The tongues of Figures 6 to 12 and also of 75 Figures 2 to 5 have` their head portions Wider than the length of the slits 26 so that they cannot pass therethrough without folding. Their shank portions, as shown at 28 in Figure 3 are of less Width than the length of the slits 26. However, for particular purposes it may be found desirable to make the shank Width greater than the length of the slits, and this is equally feasible Whether the shank 28 is made of resilient material (provided it is flexible and not too stiff) or of non-resilient material, as will be obvious, because in either case the material of the shank may be wrinkled or doubled over to permit it to pass through the slit. Obviously also the shank Width may be made equal to the length of the slits 2'6.
In Figure 13 I have a tongue 5d which is of the same width throughout except that its end portion is tapered. With the tongue contoured in this fashion its width may be made equal to the length of the slits 25 or greater than the length of the slits 26. In either of these cases, furthermore, the entire tongue may be made of resilient material or only its end or tip portion may be made of resilient material, and in either case it Will be held in place frictionally as already explained in connection with Figures 2 to 5. Where the Width of the end portion of the tongue is greater than the length of the slits, the end portion will in addition act more or less as an abutment which can not be readily drawn through the last of the slits 26 through which it projects.
In Figure 14 I have shown a tongue 5I in which the shank 52 carries an arrow shaped head portion 53 whereby square shoulders 54 are provided Which increase the abutment effect mentioned in the preceding paragraph. In this case, also, the shank 52 may be made of resilient or of non-resilient material and its width may be equal to or greater than the length of the slits 2B. It is also apparent that the width of the shank 52 may be made less than the length of the slits, as the shoulders 54 provide a holding action that is sufficient Without any holding cooperation from the shank portion 52.
In Figure 15 I have shown a modified form of my invention in which complementary closure means are applied to opposed portions 6I and 62 o-f a garment. A loop 63 is shown projecting from one of these portions, and a tongue 64, which may be similar to the tongues hereinbefore described, is secured to the portion 6I, so that when the portions 6I and 62 are brought into overlapping relation the tongue may be passed through the loop 63, as indicated in dolt-and-dash lines in Figure 15, whereupon it Will be held in interengaging relationship due to its resiliency, as has been explained in connection with the other embodiments of my invention.
It will be observed that in the form of Figure 15 the portions of the garment separate in a direction at right angles to the direction of the tongue, Whereas in the embodiment of Figures 2 to 5 the separation of the garment portions occurs in the direction of the length of the tongue. For this reason the construction of Figure 15 will be found of advantage for certain purposes.
While I have shown and described several illustrative embodiments of my invention it will be understood that the same may be embodied in many other forms as will be obvious to those skilled in the art, and that the disclosure herein is intended to be by way of illustration only and is not to be interpreted in a limiting sense, and that I do not limit myself other than as called for by the prior art.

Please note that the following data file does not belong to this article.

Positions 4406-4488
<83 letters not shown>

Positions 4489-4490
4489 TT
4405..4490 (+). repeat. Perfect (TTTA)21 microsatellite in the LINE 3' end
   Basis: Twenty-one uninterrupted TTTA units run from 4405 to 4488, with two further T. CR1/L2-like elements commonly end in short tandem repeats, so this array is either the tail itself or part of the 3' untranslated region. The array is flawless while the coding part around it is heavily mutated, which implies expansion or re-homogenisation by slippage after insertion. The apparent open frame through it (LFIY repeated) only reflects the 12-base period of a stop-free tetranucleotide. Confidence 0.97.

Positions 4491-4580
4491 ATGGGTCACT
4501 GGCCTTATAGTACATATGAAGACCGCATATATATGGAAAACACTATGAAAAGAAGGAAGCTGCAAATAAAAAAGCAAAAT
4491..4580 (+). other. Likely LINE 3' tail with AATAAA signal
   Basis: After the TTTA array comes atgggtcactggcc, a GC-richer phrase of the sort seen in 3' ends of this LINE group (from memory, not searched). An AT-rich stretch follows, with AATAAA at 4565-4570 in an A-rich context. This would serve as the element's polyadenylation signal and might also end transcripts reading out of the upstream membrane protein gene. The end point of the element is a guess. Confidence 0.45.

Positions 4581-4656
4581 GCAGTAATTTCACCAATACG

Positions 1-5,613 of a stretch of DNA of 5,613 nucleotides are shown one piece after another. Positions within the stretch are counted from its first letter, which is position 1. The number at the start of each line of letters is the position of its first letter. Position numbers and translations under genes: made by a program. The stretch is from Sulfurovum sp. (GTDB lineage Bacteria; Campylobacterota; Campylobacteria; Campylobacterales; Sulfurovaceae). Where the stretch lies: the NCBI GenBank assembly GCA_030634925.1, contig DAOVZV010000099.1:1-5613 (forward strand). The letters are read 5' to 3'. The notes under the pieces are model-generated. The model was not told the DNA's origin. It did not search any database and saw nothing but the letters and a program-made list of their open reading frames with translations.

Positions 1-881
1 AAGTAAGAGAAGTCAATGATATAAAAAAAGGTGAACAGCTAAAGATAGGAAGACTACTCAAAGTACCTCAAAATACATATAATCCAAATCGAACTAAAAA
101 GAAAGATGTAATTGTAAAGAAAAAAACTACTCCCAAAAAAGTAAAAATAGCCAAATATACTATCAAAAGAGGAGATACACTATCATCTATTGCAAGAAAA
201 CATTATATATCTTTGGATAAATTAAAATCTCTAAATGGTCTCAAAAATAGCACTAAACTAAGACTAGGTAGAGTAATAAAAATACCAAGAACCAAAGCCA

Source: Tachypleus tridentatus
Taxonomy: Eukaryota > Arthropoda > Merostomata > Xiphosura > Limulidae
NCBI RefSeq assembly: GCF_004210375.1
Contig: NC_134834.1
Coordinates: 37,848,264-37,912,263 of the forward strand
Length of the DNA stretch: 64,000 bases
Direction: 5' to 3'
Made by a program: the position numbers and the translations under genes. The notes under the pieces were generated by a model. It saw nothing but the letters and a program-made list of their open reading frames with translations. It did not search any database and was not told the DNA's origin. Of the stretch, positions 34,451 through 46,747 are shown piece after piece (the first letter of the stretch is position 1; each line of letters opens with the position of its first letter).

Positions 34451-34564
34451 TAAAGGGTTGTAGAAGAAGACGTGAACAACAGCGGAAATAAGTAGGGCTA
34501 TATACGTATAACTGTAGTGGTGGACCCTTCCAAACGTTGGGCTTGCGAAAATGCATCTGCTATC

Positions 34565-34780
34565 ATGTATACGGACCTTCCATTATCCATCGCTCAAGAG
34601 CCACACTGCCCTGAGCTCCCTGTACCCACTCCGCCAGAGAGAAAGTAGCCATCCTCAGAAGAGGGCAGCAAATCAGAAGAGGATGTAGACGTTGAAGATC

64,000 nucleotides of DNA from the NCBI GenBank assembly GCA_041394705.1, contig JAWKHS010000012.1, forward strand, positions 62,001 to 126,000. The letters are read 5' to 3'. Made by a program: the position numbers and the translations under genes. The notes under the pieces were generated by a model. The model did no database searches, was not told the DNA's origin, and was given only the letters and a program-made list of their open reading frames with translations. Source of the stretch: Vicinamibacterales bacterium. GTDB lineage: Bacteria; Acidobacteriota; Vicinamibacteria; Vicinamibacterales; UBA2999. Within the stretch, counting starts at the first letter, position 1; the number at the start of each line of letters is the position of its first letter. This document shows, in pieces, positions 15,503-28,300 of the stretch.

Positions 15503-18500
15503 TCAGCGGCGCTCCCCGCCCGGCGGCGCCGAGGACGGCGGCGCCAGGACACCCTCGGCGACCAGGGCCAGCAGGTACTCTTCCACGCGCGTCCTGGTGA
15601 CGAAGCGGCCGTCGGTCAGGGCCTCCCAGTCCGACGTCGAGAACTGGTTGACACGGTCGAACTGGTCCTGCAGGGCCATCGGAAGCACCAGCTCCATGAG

Having thus described my invention and illustrated its use, what I claim as new and desire to secure by Letters Patent, is:
1. In a garment closure comprising intertting tongues and slits, a tongue comprising two layers of fab-ric initially Vsuperposed over each other and having l,an elongated shank and a widened portion vat its head, a layery of fusible fabric superposed over the said widened head portion and having lateral extensions folded around to the reverse side of said head portion, said extensions being of an extent so that they leave the reverse side of said widened headportion uncovered at its midportion, stitching uniting said layers along all edges except at the end of the shank, and said tongue being cornpleted by turning the assembly inside out and fusing the fusible fabric to the other fabric.
2V. For use in a garment closure, a tongue comprising a pair of outer layers of non-fusible fabric, and layers of fusible fabric interposed between portions of said outer layers, said respective layers being united throughout the greater extent of the edge portions of the tongue by stitching and the `resulting hem being turned inward, whereby the tongue will have a thickness of eight plies at those parts of its edge portions that include the fusible fabric, four of said plies being of fusible and four of non-fusible fabric, while the other hemmed edge portions will have a thickness of four plies of non-fusible fabric, and the inner portions of the tongue will have portions of four-ply thickness, with two of said plies of fusible fabric, other portions of three-ply thickness with one ply of fusible fabric, and still other portions of the tongue having a thickness of two plies of non-fusible fabric, said fusible fabric plies being fused to said non-fusible fabric plies.